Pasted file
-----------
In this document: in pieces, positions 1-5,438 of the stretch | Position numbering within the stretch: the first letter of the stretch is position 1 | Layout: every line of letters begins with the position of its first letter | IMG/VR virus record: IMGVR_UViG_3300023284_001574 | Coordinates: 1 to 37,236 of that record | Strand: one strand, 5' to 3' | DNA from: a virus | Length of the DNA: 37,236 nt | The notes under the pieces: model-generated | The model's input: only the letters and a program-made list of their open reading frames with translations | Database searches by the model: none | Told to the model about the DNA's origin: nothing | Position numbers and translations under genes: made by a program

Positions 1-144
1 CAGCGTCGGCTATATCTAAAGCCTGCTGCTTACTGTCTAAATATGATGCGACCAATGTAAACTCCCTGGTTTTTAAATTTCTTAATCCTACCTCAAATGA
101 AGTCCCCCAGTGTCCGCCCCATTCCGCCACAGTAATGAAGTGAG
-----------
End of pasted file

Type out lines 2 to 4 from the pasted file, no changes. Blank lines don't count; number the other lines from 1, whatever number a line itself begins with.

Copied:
Positions 1-144
1 CAGCGTCGGCTATATCTAAAGCCTGCTGCTTACTGTCTAAATATGATGCGACCAATGTAAACTCCCTGGTTTTTAAATTTCTTAATCCTACCTCAAATGA
101 AGTCCCCCAGTGTCCGCCCCATTCCGCCACAGTAATGAAGTGAG